A cost-effective approach for efficient organic micropollutants (OMPs) removal is to optimize existing infrastructure at drinking water treatment plants. A promising option is rapid sand filtration (RSF), as OMPs removal has been observed in this treatment technology. However, the mechanisms and pathways involved are not fully understood and strategies to optimize removal have yet to be thoroughly explored. Therefore, this article firstly described basic RSF functions that can support OMPs removal. OMPs can be removed by chemical and biological Mn/Fe oxides or degraded co-metabolically by ammonia oxidizing bacteria and methane oxidizing bacteria. In addition, heterotrophic bacteria can metabolically transform OMPs and their transformation products. Then, we reviewed current literatures described OMPs removal in RSF, showing biodegradation can contribute significantly to OMPs removal. Thereafter, we presented strategies to improve OMPs biodegradation, including bioaugmentation, optimizing hydraulic conditions by adjusting contact time and backwashing intensity, and adding biocarriers to retain biomass during rapid flow rates. Finally, we provided recommendations for further research towards optimizing and maintaining OMPs removal in RSF for safe drinking water production. This review therefore gives a critical evaluation of RSF-based technologies for OMPs removal from drinking water and provides recommendations for further improving OMPs removal in RSF.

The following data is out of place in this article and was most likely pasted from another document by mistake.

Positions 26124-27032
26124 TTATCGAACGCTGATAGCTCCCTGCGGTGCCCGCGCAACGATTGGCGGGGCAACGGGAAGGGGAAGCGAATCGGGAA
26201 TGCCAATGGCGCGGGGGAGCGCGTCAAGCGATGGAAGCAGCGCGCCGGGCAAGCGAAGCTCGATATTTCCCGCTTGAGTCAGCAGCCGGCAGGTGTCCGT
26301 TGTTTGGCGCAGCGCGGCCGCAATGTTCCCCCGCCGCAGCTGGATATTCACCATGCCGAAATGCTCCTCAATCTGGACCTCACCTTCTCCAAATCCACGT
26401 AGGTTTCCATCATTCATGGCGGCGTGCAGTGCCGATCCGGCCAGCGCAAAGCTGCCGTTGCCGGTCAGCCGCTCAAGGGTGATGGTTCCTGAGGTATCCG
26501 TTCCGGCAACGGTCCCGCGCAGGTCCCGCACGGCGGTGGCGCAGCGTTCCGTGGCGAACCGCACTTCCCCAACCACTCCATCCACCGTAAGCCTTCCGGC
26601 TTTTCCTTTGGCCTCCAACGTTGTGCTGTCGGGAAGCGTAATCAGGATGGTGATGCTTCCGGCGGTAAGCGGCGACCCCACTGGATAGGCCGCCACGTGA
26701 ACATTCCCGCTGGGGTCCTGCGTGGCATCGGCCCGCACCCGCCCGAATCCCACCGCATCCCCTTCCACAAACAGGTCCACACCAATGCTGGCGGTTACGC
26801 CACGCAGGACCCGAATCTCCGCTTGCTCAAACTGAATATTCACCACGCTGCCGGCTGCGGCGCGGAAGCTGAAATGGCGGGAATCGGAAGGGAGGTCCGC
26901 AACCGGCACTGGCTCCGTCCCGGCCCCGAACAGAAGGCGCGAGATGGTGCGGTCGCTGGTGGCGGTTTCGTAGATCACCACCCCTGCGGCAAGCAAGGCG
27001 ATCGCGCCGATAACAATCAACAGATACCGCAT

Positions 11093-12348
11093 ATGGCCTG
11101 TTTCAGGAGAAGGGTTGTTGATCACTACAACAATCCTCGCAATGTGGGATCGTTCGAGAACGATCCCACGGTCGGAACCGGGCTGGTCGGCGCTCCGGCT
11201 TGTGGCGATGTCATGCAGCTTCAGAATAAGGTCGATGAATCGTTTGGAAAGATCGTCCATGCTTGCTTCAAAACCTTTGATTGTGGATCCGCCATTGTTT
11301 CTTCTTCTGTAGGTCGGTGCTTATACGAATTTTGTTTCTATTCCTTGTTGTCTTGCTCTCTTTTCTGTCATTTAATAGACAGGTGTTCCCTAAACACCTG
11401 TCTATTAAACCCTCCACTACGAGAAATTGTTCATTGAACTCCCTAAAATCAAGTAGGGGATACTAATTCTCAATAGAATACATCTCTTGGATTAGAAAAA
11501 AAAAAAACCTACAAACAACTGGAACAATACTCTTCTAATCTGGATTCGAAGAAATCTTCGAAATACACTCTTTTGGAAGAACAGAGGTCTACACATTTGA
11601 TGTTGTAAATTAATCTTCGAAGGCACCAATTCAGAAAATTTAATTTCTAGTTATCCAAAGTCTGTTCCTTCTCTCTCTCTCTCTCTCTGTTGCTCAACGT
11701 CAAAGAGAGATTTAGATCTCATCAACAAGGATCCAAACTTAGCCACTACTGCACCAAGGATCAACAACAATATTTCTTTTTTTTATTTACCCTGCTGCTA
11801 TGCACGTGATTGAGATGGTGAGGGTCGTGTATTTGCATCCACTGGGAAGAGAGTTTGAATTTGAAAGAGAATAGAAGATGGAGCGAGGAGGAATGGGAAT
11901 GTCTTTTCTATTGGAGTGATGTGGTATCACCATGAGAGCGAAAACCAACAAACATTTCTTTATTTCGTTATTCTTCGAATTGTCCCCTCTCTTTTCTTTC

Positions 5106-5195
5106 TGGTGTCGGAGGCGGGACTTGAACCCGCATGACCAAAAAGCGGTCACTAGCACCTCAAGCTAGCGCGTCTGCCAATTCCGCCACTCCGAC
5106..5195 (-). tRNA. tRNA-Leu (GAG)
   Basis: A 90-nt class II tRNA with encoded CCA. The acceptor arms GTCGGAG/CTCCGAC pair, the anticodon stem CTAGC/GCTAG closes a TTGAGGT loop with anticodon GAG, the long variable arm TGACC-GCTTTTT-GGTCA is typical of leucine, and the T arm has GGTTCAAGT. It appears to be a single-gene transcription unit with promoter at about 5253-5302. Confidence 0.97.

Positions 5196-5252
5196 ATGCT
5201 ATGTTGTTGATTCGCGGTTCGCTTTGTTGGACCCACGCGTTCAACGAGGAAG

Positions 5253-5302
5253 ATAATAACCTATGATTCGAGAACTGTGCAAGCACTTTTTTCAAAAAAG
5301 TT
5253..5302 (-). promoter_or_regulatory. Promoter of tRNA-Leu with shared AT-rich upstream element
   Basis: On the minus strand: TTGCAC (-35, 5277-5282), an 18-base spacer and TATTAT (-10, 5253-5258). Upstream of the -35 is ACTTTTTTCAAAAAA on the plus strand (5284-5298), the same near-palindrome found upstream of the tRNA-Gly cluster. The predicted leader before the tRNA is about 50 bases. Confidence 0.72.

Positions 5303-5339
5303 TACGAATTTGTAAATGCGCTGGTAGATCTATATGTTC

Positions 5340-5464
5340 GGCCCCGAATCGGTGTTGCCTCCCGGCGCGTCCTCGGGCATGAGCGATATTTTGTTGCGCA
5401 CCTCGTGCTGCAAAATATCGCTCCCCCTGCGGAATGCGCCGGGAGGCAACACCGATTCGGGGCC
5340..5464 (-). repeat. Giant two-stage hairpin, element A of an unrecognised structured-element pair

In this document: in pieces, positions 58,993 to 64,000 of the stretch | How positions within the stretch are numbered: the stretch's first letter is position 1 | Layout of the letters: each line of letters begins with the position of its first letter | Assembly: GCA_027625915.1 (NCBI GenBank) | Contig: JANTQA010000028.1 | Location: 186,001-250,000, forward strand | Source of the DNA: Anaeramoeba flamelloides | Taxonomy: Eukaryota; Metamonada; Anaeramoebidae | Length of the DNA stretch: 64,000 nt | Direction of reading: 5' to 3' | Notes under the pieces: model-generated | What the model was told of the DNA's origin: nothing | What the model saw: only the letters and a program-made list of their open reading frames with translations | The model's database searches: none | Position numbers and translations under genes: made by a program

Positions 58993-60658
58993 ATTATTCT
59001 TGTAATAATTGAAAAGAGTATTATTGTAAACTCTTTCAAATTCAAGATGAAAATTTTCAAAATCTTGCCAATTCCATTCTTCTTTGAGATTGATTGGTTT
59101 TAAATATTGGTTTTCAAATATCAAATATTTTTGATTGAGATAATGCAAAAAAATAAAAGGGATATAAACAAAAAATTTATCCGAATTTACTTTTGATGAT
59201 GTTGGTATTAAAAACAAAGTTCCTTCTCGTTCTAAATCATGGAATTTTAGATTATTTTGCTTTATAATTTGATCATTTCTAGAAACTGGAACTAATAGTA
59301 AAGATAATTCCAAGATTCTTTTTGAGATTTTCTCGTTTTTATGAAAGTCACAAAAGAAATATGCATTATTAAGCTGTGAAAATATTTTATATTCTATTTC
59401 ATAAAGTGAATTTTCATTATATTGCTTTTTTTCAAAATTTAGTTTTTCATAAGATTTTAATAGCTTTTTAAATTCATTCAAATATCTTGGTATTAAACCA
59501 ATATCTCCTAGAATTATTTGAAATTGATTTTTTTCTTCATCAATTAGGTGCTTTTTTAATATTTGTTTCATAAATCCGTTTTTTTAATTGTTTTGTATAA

|Number of pages||33|
|Journal||Critical Reviews in Environmental Science and Technology|
|Publication status||E-pub ahead of print - 9 Jun 2020|
- drinking water
- Organic micropollutants biodegradation
- rapid sand filtration